Integrated Behavioral Healthcare
Prospects, Issues, and Opportunities
- Nicholas Cummings, Distinguished Chair in Psychology, University of Nevada, Reno; Chair, Board of Directors of The Nicholas and Dorothy Cummings Foundation, Inc., Scottsdale, AZ, USA President, The Nicholas & Dorothy Cummings Foundation, Scottsdale, Arizona, U.S.A.
- Victoria Follette, University of Nevada, Reno, U.S.A.
- Steven Hayes, University of Nevada, Reno, U.S.A.
- William O'Donohue, University of Nevada, Reno, USA
Healthcare is now practiced in a different financial and delivery system than it was two decades ago. Currently managed care defines what is treated, how, by whom and for what reimbursement. Mental health professionals have been greatly impacted by these changes to their practice, and yet, there is little understanding of exactly what it is and where it is going. The present volume explores these issues, prospects and opportunities from the vantage of mental health /medical professionals and managed care executives who are in the very process of implementing changes to the existing system of managed care. Behavioral healthcare will be integrated into medical practice in the future for sound clinical and economic reasons. The present volume, edited by four prominent mental health professionals provides a roadmap of the emerging directions integrated behavioral healthcare is taking and lays out the steps the mental health professional needs to take--in training, and modifying her/his clinical practice--to adapt to the new system of healthcare.View full description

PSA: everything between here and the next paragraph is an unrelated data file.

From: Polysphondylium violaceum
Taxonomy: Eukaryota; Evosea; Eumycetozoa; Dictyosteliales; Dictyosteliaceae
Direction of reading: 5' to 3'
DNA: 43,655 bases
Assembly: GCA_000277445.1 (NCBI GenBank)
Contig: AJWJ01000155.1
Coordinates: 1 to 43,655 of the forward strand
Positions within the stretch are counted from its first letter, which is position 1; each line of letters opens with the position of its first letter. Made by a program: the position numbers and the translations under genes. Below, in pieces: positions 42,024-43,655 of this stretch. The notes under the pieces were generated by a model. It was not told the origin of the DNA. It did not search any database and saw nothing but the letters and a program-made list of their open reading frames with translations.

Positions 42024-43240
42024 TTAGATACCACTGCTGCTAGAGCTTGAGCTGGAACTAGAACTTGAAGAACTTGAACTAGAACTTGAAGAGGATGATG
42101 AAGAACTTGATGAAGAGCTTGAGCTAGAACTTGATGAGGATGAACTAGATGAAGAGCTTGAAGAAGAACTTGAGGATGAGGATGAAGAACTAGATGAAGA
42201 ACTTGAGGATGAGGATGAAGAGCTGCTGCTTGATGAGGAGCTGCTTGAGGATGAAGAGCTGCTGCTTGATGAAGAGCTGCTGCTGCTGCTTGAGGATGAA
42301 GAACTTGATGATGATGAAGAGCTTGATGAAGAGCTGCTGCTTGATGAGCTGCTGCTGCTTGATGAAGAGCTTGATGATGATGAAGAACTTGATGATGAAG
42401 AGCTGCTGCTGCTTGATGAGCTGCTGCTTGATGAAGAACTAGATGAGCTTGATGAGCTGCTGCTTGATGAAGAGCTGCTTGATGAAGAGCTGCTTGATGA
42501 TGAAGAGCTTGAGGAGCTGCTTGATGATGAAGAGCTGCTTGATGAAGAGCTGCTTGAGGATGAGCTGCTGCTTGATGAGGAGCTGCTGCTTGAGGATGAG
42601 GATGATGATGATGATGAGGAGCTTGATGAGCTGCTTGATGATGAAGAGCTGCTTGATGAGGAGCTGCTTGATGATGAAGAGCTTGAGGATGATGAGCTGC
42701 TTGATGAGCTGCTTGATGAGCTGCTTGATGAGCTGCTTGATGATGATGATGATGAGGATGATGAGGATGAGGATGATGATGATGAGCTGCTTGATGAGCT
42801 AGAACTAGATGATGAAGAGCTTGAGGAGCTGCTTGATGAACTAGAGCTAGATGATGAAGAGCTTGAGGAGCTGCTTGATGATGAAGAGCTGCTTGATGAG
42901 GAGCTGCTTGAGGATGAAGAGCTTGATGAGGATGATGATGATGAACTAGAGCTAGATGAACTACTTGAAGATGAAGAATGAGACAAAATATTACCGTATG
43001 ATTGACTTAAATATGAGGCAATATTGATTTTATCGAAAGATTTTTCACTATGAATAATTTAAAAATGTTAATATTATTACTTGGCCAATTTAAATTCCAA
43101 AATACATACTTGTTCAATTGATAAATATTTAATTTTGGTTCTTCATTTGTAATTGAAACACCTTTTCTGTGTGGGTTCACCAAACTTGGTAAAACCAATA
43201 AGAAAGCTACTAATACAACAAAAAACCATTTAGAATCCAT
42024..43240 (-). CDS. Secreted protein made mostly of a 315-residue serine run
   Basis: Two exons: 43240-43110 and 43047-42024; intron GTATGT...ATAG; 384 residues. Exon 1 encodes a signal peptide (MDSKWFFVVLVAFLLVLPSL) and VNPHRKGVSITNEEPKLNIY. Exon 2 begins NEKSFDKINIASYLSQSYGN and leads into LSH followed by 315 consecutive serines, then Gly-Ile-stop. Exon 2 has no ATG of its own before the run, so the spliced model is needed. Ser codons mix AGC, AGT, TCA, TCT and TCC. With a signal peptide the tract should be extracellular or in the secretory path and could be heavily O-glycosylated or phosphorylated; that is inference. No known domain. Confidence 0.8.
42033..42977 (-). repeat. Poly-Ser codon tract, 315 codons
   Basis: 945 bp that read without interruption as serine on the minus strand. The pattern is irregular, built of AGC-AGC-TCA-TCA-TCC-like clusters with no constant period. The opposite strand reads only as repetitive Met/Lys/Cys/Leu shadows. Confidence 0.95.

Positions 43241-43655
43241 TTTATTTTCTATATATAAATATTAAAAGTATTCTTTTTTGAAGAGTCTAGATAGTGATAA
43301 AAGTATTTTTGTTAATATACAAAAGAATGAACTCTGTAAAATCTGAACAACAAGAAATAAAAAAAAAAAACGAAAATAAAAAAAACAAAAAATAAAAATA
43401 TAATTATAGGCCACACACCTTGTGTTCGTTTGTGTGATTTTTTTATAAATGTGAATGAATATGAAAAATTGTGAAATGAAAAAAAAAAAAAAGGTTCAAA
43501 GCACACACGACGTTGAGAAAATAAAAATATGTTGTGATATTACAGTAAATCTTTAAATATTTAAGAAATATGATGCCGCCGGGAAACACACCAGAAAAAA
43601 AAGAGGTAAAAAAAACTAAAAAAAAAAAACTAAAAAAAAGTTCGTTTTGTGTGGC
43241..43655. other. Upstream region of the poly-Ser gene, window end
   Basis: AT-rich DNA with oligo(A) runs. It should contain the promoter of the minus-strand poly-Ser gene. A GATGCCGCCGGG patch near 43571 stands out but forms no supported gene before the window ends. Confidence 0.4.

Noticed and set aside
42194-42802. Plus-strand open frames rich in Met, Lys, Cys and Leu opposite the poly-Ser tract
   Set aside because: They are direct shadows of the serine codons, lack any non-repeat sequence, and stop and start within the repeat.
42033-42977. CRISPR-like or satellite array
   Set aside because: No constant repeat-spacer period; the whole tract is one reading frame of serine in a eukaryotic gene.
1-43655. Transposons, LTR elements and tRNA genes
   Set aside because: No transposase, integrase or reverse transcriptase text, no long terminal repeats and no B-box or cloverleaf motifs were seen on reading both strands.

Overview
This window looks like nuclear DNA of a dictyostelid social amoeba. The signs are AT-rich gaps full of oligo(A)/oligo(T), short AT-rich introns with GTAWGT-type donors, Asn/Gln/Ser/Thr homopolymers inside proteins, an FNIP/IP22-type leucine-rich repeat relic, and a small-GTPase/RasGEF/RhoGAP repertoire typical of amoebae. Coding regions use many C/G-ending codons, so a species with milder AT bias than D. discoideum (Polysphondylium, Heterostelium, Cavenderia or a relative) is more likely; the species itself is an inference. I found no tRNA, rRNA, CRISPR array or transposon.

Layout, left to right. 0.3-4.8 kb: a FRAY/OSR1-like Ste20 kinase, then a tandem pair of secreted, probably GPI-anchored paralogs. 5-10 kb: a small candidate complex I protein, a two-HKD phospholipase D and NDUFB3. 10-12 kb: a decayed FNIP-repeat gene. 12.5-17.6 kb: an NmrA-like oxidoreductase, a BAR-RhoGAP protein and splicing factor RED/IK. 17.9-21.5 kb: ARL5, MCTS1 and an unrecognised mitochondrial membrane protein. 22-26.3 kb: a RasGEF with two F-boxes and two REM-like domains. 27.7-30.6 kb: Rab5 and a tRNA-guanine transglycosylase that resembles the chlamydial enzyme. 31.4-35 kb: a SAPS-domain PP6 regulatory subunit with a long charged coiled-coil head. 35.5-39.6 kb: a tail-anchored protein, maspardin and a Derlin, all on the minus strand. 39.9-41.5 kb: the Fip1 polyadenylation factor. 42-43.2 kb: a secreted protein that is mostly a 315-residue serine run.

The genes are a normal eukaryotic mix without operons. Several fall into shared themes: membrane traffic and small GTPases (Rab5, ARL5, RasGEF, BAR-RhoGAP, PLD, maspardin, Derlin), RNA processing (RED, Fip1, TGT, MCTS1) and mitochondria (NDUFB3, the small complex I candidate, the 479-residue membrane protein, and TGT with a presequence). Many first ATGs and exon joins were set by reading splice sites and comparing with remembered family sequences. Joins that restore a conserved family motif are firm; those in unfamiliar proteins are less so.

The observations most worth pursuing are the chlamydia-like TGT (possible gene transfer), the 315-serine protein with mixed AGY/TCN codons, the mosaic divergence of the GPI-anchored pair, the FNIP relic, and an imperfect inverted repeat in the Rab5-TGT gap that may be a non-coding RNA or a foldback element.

Mental health and medical professionals, administrators, policy makers.
- Published: August 2001
- Imprint: ACADEMIC PRESS
- ISBN: 978-0-12-198761-9
Table of ContentsPreface.N.A. Cummings, The History of Behavioral Healthcare: A perspective from a lifetime of involvement.N.A. Cummings, A New Vision of Healthcare for America.Chapter 2 Discussion A.E. Fruzzetti, Medical Health Care and Mental Health Care: Integration and/or Partnership.K. Strosahl, The Integration of Primary Care and Behavioral Health: Type II Change in the Era of Managed Care.Chapter 3 DiscussionL. Hayes, Take Me to Your Leader!J. Kent and M. Gordon, Programmatic Approaches to Care and Outcomes: The Medical Co-Management Group Appointment.Chapter 4 DiscussionG. Hayes, Reinventing the Team Model: Can Quality and Lower Cost go Hand in Hand?J.D. Slay, Jr., C. Mcleod, and J.N. Johnson, Organizing a Collaborative Healthcare Delivery System in a Medical Setting.Chapter 5 DiscussionM. Gutride, A Review of the Collaborative Care Project.R. Dyer, Behavioral Technologies in Disease Management: A New Service Model for Working with Physicians.Chapter 6 DiscussionB. Kohlenberg, Persuasion Criteria in the Business of Disease Management and Behavioral Health. T. Trabin, Accountability for Quality in the Real World: From 30,000 Feet to Ground Level and Back Up.Chapter 7 DiscussionS. Thorp, J. Greg, R. Niccolls, and W. O'Donohue, The Best and Worst of Times for Behavioral Mental Health Practice.I.A. Shaffer, Managed Care: Cost and Effectiveness.Chapter 8 DiscussionO. Thienhaus, Effectiveness and Cost in Managed Care.S.C. Hayes and J. Gregg, Practice Guidelines and the Industrialization of Behavioral Healthcare Delivery.Chapter 9 DiscussionD. Varble, Comments on Pracice Guidelines.S.P. Melek, Financial Risk and Structural Issues. Chapter 10 DiscussionJ. Wendel, Integrated Care: Potential Disaster or Golden Opportunity?W.G. Troy, Program Restructuring and Curricular Enhancement for Accountable Training.Chapter 11 DiscussionV. Follette, Continuing Education: Opportunities for Enhanced Family Relations.M.S. Pallak, Managed Care: Implications for Clinical Training.Chapter 12 DiscussionJ.E. Fisher, J. Buchanan, and J.E. Hadden, Clinical Psychology Curriculum and the Industrialization of Behavioral Healthcare.Index.